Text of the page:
Time: 11 March, 2020

Terrorism should not be linked to religion, nationality or race, Abdallah Al-Mouallimi, Saudi Arabia’s permanent representative to the UN, told a meeting of ambassadors of OIC member states. (SPA)
  • Al-Mouallimi focused on issues agreed by OIC states after consultations led by Saudi Arabia
  • The meeting was chaired by the UAE at the UN headquarters in New York on Tuesday

JEDDAH: Terrorism should not be linked to religion, nationality or race, Abdallah Al-Mouallimi, Saudi Arabia’s permanent representative to the UN, told a meeting of ambassadors of the Organization of Islamic Cooperation (OIC) member states.
In his address as chairman of the Islamic group to combat terrorism on behalf of the OIC, Al-Mouallimi said that the use of terms linking terror to religion, such as Islamic State, should be avoided.
There should be no discrimination between terrorist groups from all religions and sects, and calls for extremism and terrorism should be condemned regardless of their source, he added.
The meeting was chaired by the UAE at the UN headquarters in New York on Tuesday.
Al-Mouallimi focused on issues agreed by OIC states after consultations led by Saudi Arabia.
The Saudi envoy’s address summarized OIC member states’ major role in combating terrorism, and their call for the comprehensive implementation of the anti-terrorism strategy, as well as their emphasis on full respect for sovereignty and equality in accordance with the UN charter.
Al Mouallimi called for an extension of Security Council sanctions related to Daesh and Al-Qaeda in order to include all terrorist groups that have targeted Muslims.
He also urged countries to develop comprehensive strategies to protect critical infrastructure from terror attacks.

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Saudi Arabia condemns attack on church in Burkina Faso

20/02/20

A soldier guards refugees who had fled from attacks in northern Burkina Faso. (Getty Images/AFP file photo)
  • Gunmen killed 24 people, including a church pastor, and kidnapped three others in the attack in Dori
  • More than 1,300 civilians were killed in attacks last year in Burkina Faso, more than seven times the previous year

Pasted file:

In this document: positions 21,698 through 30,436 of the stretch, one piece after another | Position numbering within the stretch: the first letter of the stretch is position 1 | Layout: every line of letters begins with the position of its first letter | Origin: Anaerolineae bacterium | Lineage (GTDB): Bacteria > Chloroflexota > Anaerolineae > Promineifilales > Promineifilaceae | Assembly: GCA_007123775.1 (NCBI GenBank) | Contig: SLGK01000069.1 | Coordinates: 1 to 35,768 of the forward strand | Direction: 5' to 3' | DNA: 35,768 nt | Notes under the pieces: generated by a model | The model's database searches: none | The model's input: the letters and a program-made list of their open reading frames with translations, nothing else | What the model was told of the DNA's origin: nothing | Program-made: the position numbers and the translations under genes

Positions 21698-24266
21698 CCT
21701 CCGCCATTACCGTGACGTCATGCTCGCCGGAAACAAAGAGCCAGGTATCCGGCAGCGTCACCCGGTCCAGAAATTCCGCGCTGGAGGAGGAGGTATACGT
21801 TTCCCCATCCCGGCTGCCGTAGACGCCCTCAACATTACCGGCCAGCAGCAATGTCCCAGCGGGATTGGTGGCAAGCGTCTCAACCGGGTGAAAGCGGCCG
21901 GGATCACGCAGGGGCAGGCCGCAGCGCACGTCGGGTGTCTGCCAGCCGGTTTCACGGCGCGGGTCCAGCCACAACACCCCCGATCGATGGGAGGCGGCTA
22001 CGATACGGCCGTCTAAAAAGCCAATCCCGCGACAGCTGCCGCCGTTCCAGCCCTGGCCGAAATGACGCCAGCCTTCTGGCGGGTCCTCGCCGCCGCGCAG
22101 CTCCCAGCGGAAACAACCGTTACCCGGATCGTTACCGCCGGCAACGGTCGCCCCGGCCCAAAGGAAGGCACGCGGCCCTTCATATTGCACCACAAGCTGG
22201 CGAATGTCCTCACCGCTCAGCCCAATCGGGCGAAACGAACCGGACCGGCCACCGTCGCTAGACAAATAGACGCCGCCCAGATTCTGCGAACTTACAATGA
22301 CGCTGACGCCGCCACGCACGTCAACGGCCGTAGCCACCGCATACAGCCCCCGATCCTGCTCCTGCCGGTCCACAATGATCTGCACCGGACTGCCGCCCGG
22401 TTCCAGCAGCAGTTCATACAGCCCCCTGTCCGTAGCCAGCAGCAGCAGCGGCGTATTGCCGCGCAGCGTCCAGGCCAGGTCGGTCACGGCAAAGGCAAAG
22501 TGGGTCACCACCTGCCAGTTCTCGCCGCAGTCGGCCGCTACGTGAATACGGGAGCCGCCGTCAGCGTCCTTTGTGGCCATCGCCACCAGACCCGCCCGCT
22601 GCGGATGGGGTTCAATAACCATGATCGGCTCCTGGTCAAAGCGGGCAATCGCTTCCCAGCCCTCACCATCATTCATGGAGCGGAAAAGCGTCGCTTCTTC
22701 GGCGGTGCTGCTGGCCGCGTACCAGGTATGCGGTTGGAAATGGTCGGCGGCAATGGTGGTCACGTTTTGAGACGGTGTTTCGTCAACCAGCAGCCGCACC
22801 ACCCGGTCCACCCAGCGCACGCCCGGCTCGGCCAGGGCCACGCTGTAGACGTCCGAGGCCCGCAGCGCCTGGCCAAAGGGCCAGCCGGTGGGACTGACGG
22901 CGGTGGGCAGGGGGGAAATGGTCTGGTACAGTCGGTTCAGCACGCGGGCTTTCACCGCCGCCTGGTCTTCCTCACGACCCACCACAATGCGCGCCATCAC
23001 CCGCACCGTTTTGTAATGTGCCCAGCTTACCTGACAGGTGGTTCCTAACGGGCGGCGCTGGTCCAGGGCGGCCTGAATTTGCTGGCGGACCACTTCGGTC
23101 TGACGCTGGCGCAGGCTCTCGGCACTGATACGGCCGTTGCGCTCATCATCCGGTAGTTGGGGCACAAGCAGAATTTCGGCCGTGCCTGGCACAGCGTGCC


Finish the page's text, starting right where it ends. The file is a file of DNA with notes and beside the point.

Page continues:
RIYADH: Saudi Arabia has condemned a terror attack on a church in northeast Burkina Faso in which 24 people were killed and three kidnapped.

The Saudi Ministry of Foreign Affairs expressed the Kingdom’s condolences to families of the victims, and the government and people of Burkina Faso, and reiterated its rejection of violence, terrorism and extremism.

On Sunday, gunmen killed 24 people, including a church pastor, and kidnapped three others in Burkina Faso. It was the latest attack against a religious leader in the increasingly unstable West African nation. Sihanri Osangola Brigadie, mayor of Boundore commune, said the attack occurred in the town of Pansi in Yagha province.

About 20 attackers separated men from women outside a Protestant church. At least 18 people were injured.

“It hurt me when I saw the people,” Brigadie said after visiting some victims in a hospital in Dori town, 180 km from the attack.

Both Christians and Muslims were killed before the church was set on fire, a government security official said. Attacks have targeted religious leaders in the area in the past.

Last week a retired pastor was killed and another abducted by gunmen, according to an internal security report for aid workers.

More than 1,300 civilians were killed in attacks last year in Burkina Faso, more than seven times the previous year, according to Armed Conflict Location and Event Data Project, which collects and analyzes conflict information.